Queen’s appeal to DRA over ban on Ciarán O’Hanlon

Sigerson Cup furore over Armagh player being ruled ineligible to line out for college

Queen's GAA development officer Aidan O'Rourke has said the suspension of one of his players from Thursday's defeat by the University of Limerick "calls into question the credibility of the Higher Education Committee in Croke Park".

Despite losing the Sigerson Cup quarter-final in Limerick, O'Rourke said Queen's will proceed with a DRA hearing on Saturday. The issue concerns Armagh footballer Ciarán O'Hanlon, who missed the defeat by UL because of suspension.

The match ban was effectively handed down because O’Hanlon didn’t attend the hearing last Saturday week (he was playing with Armagh in the league) even though the grounds for disputing his eligibility were rejected in the case of two other players.

O'Hanlon is one of three players, who are students of Stranmillis University College, the teacher training institute within Queen's, which has a club of its own since 2012, whose eligibility was queried on the basis that they were not Queen's students.

They were suspended by the GAA’s Higher Education Authority, as was team manager James McCartan and the college was expelled from the competition.

“When this came up two weeks ago we argued the point at every turn,” said O’Rourke, “and the hearings committee completely exonerated us and cleared us.” The college was reinstated in the Sigerson.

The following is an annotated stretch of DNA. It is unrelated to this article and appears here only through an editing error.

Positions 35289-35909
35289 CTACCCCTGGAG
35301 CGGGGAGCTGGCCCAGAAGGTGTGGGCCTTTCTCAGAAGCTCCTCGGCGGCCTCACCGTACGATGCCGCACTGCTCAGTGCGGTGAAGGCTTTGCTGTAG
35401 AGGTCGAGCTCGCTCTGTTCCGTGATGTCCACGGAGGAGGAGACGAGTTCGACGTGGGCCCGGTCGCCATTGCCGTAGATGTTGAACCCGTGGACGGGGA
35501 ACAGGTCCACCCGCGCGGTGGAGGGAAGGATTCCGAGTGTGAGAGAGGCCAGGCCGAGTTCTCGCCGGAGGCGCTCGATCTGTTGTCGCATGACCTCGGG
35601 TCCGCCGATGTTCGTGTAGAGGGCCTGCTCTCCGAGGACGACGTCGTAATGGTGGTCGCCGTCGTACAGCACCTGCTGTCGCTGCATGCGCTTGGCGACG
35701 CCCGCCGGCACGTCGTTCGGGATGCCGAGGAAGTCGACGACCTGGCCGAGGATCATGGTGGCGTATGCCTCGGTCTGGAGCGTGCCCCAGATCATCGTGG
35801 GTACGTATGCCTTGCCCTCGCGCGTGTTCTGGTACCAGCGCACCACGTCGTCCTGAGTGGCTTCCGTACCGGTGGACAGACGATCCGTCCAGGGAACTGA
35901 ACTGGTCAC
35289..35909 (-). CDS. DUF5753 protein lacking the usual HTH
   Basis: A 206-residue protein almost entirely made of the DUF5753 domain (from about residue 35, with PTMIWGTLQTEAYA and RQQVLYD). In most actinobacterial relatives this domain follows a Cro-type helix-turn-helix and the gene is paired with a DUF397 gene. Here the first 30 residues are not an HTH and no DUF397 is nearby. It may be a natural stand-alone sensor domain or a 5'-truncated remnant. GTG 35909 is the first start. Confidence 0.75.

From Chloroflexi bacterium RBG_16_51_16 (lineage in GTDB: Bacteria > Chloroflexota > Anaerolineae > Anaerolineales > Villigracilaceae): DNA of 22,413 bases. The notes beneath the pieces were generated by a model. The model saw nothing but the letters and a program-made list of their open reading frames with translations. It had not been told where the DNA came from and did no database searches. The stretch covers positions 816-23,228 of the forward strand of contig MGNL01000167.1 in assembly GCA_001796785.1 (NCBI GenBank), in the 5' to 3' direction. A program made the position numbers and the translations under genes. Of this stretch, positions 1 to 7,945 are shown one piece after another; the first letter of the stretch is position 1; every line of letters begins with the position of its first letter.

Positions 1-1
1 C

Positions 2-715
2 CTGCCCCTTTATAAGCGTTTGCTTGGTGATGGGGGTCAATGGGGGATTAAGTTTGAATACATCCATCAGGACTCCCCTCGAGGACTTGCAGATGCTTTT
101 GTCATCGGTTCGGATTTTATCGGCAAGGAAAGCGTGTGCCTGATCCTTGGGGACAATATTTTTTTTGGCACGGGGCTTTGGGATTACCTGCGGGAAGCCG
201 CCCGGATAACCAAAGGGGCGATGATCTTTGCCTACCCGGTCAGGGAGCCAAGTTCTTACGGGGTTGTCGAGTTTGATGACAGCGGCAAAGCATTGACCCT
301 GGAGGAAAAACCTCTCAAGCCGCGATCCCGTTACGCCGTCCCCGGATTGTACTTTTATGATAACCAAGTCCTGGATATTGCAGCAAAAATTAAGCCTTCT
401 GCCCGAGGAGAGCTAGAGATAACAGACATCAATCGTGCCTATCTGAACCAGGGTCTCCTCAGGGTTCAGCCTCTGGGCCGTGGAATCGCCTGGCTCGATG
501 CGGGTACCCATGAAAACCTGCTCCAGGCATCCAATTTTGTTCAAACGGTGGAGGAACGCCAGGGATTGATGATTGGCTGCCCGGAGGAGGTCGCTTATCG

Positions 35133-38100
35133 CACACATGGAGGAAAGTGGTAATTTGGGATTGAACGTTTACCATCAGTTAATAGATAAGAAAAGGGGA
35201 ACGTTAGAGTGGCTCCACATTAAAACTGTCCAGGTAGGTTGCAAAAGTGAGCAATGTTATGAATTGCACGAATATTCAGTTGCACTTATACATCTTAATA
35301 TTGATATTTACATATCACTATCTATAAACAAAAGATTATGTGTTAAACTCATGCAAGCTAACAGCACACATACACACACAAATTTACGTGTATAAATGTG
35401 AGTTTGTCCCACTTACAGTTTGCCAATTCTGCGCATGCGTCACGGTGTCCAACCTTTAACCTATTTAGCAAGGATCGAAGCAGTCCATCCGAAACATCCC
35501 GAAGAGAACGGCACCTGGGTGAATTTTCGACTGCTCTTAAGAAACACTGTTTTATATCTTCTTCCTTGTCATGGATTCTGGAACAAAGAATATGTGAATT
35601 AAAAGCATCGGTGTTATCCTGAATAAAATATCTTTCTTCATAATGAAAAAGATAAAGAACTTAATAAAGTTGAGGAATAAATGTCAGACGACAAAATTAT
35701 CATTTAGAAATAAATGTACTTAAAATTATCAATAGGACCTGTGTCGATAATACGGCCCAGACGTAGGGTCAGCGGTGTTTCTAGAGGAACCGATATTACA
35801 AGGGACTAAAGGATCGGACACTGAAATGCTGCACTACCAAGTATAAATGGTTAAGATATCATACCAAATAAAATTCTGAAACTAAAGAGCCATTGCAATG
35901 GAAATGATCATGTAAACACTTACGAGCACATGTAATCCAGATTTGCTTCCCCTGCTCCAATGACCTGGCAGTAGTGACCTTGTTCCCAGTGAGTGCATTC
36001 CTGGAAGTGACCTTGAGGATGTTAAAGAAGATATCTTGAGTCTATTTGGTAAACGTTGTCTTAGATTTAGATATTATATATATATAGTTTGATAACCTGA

The CHC was however unhappy with the non-attendance of some of those suspended, including O’Hanlon and McCartan and imposed 12-week suspensions. On appeal the Central Appeals Committee decided that the CHC did not misapply the rule on non-attendance.

Queen’s then tried to secure arbitration before the Disputes Resolution Authority but it was not possible to organise a tribunal before Saturday. Further application for temporary relief – to allow O’Hanlon to play and McCartan take his place on the sideline – was also refused.

Gerry Tully, chair of the Higher Education Authority, was asked why the matter had been brought against Queen’s again despite two previous instances of the college’s right to field Stranmillis students having been upheld.

“We changed the rules on this at our agm in April last year,” he said. “We’re of the view that if you’re attending a college which has a team, you should play with that team. We don’t want the scenario of two fellas in the one class playing for two different colleges. Queen’s challenged our decision and it was found once again in their favour.

“Obviously we’ll have to look at this again. Our view still is that you should play with the college you’re representing.”

O’Rourke said Queen’s are not looking for a rematch. “We’re only seeking vindication of our position and are not trying to drag UL into this. They won fair and square . . .”

Seán Moran

Seán Moran

Seán Moran is GAA Correspondent of The Irish Times